2021-22 Student Handbook and Wellness Guide

Drug Use and Abuse

Many people use and abuse drugs and don't realize it. They don't think that foods and drinks contain drugs. We have all, at one time or another, used and abused drugs. Here is some information on different drugs you may encounter. If you determine you have a drug dependency problem or just want more information, please contact a Wellness Counselor.

Aspirin: This is one of the most commonly abused drugs. It is also, however, one of the most useful medicines. It has three functions:
(1) analgesia (pain relieving);
(2) anti-inflammatory (reduces redness and swelling); and
(3) antipyretic (reduces fever).
With the exception of those few people who are allergic to it, two aspirins every six hours are safe for nearly everyone. Aspirin is useful for most headaches, fevers, minor injuries and illnesses. Aspirin should be avoided if you have the flu or chicken pox. Aspirin may contribute to Reye's Syndrome during these illnesses.
Caffeine: The users of cola drinks, coffee, tea, and chocolate don't think they are taking drugs, but all these beverages contain caffeine, a drug, which is sometimes prescribed medically. Those who overuse drinks containing caffeine use drugs in the truest sense, and some are addicted.
Tobacco: Tobacco is addictive due to its content of nicotine. Nicotine decreases blood flow to vital organs which contributes to disease of these organs. Seven known carcinogens, over 1,000 chemicals, and many toxic gases enter your bloodstream each time you light up. Smoking is the number‐one voluntary health risk. Tobacco abuse increases your risk of chronic bronchitis, emphysema, upper respiratory and lung infections, and coronary artery and cardiovascular disease. It is a leading risk factor for cancer of the larynx, lung, mouth, throat, esophagus, kidney, pancreas, and bladder. It has recently been shown to increase women's risk of cancer of the cervix. A new form of tobacco abuse smokeless tobacco - is just as dangerous and addicting as smoking. The greatest risk is oral cancer, but it also causes dental problems-tooth decay, bad breath, discolored teeth, and gum disease.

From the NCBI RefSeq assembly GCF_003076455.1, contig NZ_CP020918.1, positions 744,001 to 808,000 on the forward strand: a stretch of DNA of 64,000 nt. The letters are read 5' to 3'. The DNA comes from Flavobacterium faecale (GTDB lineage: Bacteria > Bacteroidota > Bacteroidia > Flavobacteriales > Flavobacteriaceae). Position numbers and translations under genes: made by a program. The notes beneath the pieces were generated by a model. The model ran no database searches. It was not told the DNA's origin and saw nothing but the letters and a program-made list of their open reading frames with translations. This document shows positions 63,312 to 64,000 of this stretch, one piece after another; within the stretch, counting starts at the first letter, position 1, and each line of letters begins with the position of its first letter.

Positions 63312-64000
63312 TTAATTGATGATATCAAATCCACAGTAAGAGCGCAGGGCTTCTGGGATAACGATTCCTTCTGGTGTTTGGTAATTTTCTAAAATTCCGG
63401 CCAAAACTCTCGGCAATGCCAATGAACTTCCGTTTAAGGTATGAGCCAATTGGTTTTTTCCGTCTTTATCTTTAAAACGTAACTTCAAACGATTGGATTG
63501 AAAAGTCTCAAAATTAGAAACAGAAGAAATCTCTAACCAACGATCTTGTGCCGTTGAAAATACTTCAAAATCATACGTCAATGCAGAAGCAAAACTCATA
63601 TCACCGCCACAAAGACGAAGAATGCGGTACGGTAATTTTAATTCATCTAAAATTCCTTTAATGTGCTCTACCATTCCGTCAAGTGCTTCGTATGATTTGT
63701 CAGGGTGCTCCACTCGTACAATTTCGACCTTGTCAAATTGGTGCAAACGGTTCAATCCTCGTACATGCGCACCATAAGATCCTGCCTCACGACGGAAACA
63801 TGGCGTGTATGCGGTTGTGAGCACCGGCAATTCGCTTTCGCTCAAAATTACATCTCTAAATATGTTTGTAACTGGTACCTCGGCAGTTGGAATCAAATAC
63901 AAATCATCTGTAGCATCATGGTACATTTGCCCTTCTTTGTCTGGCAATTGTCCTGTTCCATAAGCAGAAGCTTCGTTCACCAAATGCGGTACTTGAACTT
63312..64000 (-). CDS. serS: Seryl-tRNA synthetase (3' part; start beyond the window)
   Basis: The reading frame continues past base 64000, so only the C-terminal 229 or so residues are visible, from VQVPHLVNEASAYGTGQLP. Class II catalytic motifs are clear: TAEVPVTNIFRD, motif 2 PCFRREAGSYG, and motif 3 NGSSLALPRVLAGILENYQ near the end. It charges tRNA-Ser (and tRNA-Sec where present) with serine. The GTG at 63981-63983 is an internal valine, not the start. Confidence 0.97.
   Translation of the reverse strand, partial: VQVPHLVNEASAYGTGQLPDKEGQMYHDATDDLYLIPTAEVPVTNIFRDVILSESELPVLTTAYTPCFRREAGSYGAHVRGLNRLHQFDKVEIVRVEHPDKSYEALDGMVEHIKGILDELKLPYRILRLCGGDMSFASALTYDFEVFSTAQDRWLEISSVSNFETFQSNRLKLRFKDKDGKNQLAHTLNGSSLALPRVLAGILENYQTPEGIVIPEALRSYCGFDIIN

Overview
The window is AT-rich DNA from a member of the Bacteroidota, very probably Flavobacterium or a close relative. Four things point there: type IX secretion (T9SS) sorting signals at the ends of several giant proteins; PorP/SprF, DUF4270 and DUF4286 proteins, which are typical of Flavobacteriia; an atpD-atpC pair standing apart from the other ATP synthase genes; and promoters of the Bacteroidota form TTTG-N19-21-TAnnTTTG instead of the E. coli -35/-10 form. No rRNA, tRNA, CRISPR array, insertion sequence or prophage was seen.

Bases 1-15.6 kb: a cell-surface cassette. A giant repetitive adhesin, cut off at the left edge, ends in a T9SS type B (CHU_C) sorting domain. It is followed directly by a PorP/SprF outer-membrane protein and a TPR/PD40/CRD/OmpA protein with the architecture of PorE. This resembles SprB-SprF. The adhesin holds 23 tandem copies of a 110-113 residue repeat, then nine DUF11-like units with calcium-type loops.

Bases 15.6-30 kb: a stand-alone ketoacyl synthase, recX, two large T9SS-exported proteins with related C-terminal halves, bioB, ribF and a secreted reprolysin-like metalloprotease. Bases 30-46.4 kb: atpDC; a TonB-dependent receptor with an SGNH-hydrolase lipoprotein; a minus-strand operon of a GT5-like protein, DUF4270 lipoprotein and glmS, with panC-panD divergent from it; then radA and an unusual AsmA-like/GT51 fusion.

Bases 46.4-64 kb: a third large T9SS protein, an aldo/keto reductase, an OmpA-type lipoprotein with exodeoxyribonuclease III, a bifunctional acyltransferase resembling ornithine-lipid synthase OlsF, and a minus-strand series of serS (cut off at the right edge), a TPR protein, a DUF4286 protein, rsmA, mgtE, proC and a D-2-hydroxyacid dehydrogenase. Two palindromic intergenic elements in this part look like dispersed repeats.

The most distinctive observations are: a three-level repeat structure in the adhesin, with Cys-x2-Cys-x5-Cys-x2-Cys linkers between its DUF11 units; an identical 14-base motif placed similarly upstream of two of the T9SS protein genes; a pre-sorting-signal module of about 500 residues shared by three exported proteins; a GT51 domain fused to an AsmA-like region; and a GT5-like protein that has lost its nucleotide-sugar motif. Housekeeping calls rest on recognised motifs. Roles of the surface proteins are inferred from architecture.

Alcohol: Although alcohol is legal, it is a potentially lethal drug and can be addictive. See section on Alcohol.
Marijuana: Marijuana is a dangerous and illegal drug. It damages the lungs in the same way as cigarette smoke, causes chest pain because of increased heart rate, reduces short-term memory, and affects the reproductive system of males and females. Its chronic use is associated with "amotivational syndrome,"‐loss of motivation and interest in school, work, and friends. Marijuana also interferes with coordination, reactions, and judgment. Marijuana is psychologically addictive.
Stimulants: The amphetamines (bennies, dexies, speed), methamphetamines (ice, crystal), and cocaine (coke, blow, flake, snow, crack, rock) fall into this class of drug. These drugs are not harmless. They raise blood pressure and respirations. Sudden death due to cardiac arrhythmias or stroke can occur at anytime, even with the first use. Users of stimulants build up tolerance so that more and more of the drug is needed to get the same effect. These drugs can by psychologically and physically addictive.
Narcotics: This class of drugs includes opium, morphine, codeine, and heroin. These drugs are addictive. They are used medically to alleviate pain; but even in this case, must be used cautiously because of the tendency to produce addiction.
Sedatives: Barbiturates like Phenobarbital are the main drugs in the sedative class. As with virtually all classes of drugs, these have definite medical value. They are, however, physically addictive. Sudden withdrawal from Phenobarbital can cause severe problems including convulsions, just as sudden withdrawal from alcohol can produce delirium tremens (DT's) and convulsions in an alcoholic.
Psychedelic Drugs: The major psychedelics are Mescaline, Psilocybin, and LSD. These drugs increase pulse, heart rate, blood pressure, and temperature. They also cause chills, nausea, irregular breathing, confusion, and hallucinations. Frequent users can have flashbacks without taking additional drugs. There is also evidence that LSD can cause permanent genetic damage. Psychedelic drugs are very unpredictable. One "trip" may be good and another may be disastrous. There is a great danger of bodily injury to self and others.